Joe's wife Harper is a woman whose subconscious understanding of what ails her husband is combustibly mixed with her unconscious dissatisfaction with the life of a Mormon wife. Amber McMahon has comedy and pathos at full throttle and in both hands as she pops pills to subdue her misery - and therefore hallucinates along with Cohn and Prior in their AIDS-fevered nightmares. 

ANGELS IN AMERICA

Cohn is also visited by a comically vindictive Ethel Rosenberg - the woman he wrongly pursued all the way to the electric chair. She is one of five roles that suggest Robyn Nevin could be in the running for Best Supporting Actress this year. She also plays Joe's timid Mormon mom, Hannah, the pontificating Rabbi Isidor Chemelwitz and a Red-ragger Aleksii. She is a walking masterclass in concentration and discipline - every nuance and tiny moment are there to be savoured.

Paula Arundell is tasked with making The Angel both droll and credible despite the aforementioned handfuls of glittering oofle dust and Spielberg-style lighting effects as someone remarks. And she is funny and scary by turn - it's quite an achievement. DeObia Oparei also has the tricky assignment of taking ridiculous and making it serious - as the ex-drag queen nurse Belize and as the heavenly travel agent Mr Lies. Oparei - a veteran of the first Belvoir production - is as physically imposing as are his sense of fun and the absurd.

As well as multiple roles, all members of the cast perform stagehand duty and the choreography and the way they do it helps maintain focus and momentum throughout the two plays. Kushner says - in his notes that aren't notes because he doesn't think there should be notes that he is happy with Millennium Approaches and has made minimal changes to it. He also says, of Perestroika, "I've always known that it's one of those plays that refuses to be entirely in harmony with itself…some plays…contain expansiveness, roughness, wildness and incompleteness in their DNA. These plays may, if they're not misunderstood and dismissed as failed attempts at tidiness, speak more powerfully about what's expansive, rough, wild and incomplete in human life than plays with tauter, more efficient, more cleanly constructed narratives."

It could be said of the above, "Well he would say that wouldn't he?" But it doesn't feel like self justification. The proof of it would be to see Perestroika out of sequence or not in close company with Millennium Approaches. He would probably be proved right - at ten minutes to midnight, on a day when the play experience began at 2pm, it didn't feel overlong, unnecessary or incomplete. Rather, the exhilaration and satisfaction of the event bubbled and zinged around the auditorium and the rare and uncommon sense of a memorable occasion was in the air.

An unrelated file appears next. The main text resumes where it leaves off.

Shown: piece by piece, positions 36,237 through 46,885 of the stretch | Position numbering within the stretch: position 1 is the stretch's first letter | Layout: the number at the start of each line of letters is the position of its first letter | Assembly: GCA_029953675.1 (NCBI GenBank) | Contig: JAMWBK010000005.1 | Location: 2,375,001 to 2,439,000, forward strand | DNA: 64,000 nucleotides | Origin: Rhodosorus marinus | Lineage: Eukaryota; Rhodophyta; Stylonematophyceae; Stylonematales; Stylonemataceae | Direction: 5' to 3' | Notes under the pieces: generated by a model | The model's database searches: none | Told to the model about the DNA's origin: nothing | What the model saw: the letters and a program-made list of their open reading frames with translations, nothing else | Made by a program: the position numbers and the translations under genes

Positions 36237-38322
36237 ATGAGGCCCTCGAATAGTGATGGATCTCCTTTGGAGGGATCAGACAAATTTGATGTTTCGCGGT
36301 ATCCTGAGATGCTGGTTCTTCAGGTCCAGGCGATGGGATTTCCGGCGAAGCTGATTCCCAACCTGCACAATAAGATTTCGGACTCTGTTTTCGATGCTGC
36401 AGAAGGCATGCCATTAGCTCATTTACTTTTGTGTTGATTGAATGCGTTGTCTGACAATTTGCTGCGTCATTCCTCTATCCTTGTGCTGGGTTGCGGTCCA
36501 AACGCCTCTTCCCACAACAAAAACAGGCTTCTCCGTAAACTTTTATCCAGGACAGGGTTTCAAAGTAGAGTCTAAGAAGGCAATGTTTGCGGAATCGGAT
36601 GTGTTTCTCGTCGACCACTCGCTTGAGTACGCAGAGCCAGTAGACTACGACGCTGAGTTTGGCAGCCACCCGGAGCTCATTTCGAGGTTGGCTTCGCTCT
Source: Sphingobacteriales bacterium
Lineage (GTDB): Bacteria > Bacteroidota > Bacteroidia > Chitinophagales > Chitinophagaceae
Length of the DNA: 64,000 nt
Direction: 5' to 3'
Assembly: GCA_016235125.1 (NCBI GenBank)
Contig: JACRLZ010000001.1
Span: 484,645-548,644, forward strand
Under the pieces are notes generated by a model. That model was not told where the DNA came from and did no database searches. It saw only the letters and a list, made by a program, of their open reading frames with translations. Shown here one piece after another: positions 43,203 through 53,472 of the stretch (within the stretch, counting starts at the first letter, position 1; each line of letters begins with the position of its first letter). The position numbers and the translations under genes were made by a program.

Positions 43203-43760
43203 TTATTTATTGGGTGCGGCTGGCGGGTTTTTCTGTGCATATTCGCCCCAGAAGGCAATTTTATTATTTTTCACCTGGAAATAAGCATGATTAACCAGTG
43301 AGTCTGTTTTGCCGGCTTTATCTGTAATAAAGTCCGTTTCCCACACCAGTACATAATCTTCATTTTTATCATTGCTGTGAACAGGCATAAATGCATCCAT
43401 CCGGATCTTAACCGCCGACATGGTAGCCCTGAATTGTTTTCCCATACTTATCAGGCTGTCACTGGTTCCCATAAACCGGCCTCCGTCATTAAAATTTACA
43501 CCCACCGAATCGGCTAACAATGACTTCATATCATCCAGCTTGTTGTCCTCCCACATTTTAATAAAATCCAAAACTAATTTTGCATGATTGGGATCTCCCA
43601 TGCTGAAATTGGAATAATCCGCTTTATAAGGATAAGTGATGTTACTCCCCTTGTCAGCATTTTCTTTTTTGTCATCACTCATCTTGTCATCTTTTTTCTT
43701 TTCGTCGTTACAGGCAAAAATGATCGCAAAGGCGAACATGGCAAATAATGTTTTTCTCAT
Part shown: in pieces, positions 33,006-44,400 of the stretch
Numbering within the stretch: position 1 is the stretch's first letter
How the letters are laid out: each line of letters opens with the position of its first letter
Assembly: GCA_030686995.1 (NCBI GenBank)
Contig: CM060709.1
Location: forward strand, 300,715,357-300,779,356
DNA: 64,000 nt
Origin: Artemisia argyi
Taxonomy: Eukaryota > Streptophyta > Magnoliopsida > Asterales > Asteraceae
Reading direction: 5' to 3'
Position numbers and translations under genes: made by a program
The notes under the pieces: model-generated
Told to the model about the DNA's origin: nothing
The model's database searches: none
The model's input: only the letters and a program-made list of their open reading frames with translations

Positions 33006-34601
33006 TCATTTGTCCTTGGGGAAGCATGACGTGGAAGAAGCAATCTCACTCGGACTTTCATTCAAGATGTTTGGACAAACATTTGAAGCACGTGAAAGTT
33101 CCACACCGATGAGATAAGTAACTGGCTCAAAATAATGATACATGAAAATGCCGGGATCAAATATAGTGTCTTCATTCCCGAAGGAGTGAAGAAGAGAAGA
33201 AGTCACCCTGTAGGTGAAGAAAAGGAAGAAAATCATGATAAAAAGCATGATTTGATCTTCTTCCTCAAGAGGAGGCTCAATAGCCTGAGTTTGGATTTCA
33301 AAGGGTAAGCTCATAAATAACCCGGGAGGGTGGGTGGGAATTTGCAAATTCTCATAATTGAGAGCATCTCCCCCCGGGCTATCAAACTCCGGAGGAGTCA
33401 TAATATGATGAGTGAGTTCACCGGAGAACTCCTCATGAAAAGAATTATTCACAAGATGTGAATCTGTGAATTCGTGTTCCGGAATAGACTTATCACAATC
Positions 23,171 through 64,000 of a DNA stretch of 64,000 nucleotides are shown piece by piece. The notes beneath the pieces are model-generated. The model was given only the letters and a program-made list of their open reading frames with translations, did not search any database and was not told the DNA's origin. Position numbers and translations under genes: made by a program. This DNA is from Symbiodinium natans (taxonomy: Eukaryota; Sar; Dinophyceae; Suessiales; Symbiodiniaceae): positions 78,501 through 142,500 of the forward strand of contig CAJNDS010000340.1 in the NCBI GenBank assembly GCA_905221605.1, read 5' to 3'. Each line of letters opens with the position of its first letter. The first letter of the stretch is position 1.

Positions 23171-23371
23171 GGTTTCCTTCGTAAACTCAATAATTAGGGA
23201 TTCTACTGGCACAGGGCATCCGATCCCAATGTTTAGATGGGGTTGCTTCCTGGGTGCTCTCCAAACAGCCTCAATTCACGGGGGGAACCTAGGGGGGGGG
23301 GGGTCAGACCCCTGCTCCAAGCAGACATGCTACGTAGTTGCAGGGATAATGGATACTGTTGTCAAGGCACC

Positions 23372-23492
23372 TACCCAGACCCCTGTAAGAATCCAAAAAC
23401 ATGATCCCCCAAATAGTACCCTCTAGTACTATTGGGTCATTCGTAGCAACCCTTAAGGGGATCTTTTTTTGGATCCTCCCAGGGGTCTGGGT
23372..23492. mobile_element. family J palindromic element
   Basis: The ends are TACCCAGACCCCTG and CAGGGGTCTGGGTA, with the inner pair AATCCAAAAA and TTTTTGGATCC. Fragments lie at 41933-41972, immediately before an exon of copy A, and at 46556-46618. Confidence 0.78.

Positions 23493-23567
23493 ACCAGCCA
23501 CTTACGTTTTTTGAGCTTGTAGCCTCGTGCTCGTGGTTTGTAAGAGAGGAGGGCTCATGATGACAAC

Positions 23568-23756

As well as the director and on-stage team, the creative input is equally outstanding: Michael Hankin's shimmering, horizonless set of pale tiles fulfils the requirement for a simple, uncluttered place where action and imagination can run free. The lighting design, by Niklas Pajanti (associate Ross Graham), takes in the extremes of drama and simplicity with sumptuous washes of colour and intimate, tiny moments - it's terrific. Mel Page's costumes are early 90s without underlining "period" and hit each separate target, for better and worse! Alan John's snatches of music - from Streisand to show tunes to klezmer and solemn orchestral moments - are connectors as colourful as the lights. And in a production with as much ghostliness, thunder and otherworldly creepiness as this one, Steve Francis probably had as much fun with the sound design as he gives the audience.

There is so much to savour and to love about this production - all the above and also the feelings of sadness and optimism that go with it. Happiness and rage as it becomes apparent that Angels in America is as relevant now as it was twenty-something years ago and that this production honours it and the audience. And on opening night we honoured it right back.